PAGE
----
Five Questions for Jill Stein of the Green PartyBy MICHAEL D. SHEAR
Throughout 2012, The Caucus will occasionally pose five questions to individuals from across the political spectrum who have special insight into government, policy making and political combat. If there is someone you think should be interviewed, let us know in the comment section below, or send me an e-mail at email@example.com.
This week’s subject is Jill Stein, a candidate for the Green Party’s presidential nomination. Ms. Stein, a former physician and teacher of internal medicine, writes and speaks about the connections between the environment and health. She ran for governor of Massachusetts in 2002 against Mitt Romney.
Q. Why are you running for president?
A. We are in crisis and people are losing their jobs and their homes and their health care and affordable higher education and civil liberties. You name it, they are losing it. We have got a 1 percent that’s rolling in dough as much as ever and the political establishment is not fixing it. The establishment got us into this mess, in both parties. And that’s clear as day. Over 10 years, I have been a recalcitrant political challenger, a recurrent alternative that would not go away.
Q. Is your campaign trying to tap into the Occupy movement?
A. Occupy is very much a part of a broader move for democracy and economic and social justice. That is alive and well around the world. Just look at what is going on in Wisconsin which is directly linked to Occupy. It doesn’t have the name of Occupy, but they slept for three weeks in the statehouse. If that’s not Occupy, what is? The Occupy movement, beneath the surface, represents a political coming of age of a younger generation who have been on the receiving end of a generally exploitative economy. One of those groups to exploit has been young people. They have been exploited in education. The unemployment crisis hits them the hardest. They are bearing the burden for the climate disruptions that are coming down the pike.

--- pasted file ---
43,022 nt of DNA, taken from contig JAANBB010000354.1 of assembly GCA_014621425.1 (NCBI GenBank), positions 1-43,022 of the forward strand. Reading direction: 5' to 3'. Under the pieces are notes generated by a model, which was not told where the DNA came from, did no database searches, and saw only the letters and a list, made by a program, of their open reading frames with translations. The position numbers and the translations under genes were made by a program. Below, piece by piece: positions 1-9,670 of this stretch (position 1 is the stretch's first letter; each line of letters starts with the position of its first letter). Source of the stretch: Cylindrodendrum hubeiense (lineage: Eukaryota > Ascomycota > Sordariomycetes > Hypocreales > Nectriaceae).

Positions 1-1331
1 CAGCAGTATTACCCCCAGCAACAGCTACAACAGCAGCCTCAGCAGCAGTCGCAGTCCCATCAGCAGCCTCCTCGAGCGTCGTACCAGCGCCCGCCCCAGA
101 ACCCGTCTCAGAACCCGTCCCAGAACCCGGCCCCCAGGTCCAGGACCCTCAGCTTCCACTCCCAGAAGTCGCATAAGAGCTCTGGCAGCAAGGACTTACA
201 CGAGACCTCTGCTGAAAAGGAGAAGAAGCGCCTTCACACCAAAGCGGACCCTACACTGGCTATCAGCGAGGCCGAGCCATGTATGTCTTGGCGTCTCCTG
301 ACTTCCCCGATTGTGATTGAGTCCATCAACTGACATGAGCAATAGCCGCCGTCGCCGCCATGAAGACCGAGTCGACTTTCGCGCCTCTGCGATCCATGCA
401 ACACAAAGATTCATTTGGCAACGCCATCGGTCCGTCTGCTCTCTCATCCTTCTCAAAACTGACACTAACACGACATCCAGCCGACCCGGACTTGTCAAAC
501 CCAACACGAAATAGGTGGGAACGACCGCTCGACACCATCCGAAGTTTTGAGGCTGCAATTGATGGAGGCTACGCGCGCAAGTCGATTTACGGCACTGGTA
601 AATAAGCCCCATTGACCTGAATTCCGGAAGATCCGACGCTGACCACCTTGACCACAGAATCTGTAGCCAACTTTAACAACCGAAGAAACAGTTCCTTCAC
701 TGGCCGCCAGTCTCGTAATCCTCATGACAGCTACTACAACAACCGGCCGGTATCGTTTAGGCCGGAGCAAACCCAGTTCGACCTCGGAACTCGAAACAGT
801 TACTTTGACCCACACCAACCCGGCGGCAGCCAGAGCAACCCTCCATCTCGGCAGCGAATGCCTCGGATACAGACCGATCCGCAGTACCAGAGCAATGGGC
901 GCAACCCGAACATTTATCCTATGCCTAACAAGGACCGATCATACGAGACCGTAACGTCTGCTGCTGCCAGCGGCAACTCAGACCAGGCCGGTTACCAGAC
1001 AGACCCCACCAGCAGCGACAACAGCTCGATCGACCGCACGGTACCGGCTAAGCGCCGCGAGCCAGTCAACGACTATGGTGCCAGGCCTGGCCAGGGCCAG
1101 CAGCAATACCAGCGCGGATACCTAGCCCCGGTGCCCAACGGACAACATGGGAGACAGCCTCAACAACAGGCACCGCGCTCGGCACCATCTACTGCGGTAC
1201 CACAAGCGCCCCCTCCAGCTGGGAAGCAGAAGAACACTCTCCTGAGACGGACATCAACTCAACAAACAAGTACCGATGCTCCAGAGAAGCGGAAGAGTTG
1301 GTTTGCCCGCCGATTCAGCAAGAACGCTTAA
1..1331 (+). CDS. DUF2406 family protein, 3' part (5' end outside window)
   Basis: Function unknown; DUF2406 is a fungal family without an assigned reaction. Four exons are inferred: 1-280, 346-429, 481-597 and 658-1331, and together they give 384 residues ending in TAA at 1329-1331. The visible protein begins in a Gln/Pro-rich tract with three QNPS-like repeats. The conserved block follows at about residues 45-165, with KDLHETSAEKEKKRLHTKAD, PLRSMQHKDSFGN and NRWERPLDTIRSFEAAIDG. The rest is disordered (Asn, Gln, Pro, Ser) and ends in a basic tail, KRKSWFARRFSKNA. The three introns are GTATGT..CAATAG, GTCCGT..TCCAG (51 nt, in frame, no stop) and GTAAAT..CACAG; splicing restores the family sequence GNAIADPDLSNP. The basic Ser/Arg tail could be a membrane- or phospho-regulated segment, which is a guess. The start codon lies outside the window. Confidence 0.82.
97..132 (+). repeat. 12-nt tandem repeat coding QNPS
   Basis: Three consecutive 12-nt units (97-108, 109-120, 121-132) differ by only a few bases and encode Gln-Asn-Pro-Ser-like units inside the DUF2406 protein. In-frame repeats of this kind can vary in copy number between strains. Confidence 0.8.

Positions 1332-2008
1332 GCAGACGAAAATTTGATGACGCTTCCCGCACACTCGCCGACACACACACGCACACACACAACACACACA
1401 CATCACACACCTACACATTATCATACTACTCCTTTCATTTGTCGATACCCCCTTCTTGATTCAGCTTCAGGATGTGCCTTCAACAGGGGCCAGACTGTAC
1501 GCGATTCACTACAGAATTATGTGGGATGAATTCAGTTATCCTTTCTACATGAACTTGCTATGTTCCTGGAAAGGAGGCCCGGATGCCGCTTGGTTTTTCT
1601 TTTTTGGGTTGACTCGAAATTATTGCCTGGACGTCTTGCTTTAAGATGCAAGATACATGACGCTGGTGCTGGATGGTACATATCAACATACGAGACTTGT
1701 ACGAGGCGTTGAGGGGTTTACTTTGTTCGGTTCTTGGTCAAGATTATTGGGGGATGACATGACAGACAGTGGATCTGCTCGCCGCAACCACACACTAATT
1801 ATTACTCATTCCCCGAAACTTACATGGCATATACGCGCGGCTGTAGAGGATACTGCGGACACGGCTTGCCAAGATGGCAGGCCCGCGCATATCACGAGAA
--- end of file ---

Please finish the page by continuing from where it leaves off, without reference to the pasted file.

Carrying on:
Q. Does President Obama deserve credit for health care and other accomplishments?
A. Small time, sure. There are minor improvements. But on the other hand, he took single-payer off the table. He absolutely took a public option off the table. As we found on issue after issue — the war, reappointing George Bush’s secretary of defense, sticking to George Bush’s timeline on Iraq, expanding the war, expanding the drone wars all over the place. And how about bringing Wall Street in, the guys who created the problem, among his first appointments. It was pretty clear right then that this was going to be business as usual on steroids. We’re certainly not more secure, more equitable, more healthy or safer internationally, with what Obama has brought.
Q. What do you think of Mitt Romney?
A. He responds to his electorate. When he’s running in Salt Lake, he’s anti-abortion. When he’s running in Massachusetts, he’s pro-abortion. He responds to his electorate, broadly, except that he remains basically pro-business in a very narrow sense of the word — that is a pro-one-percent big, corporate multinational business. You know what, that’s not so different from the way Larry Summers and Tim Geithner are running the country under Barack Obama. When our governorship changed from Mitt Romney and it went directly to Deval Patrick, who is another poster child for progressive Democrats, no difference. Nothing detectable. Nothing changed in Massachusetts whatsoever.
Q. Is there a difference between the Democratic and Republican Parties?
A. You might look at one party as a rapidly sinking ship and say we’re going to vote for the other guy because the ship’s not going down so fast. We don’t like him but he’s not sinking the ship so fast. But the real question is, if both of those ships are heading for the bottom of the ocean, do you want to be on either of them? No. There’s no question about where those ships are heading if you are looking at the economy.
This interview has been edited and condensed.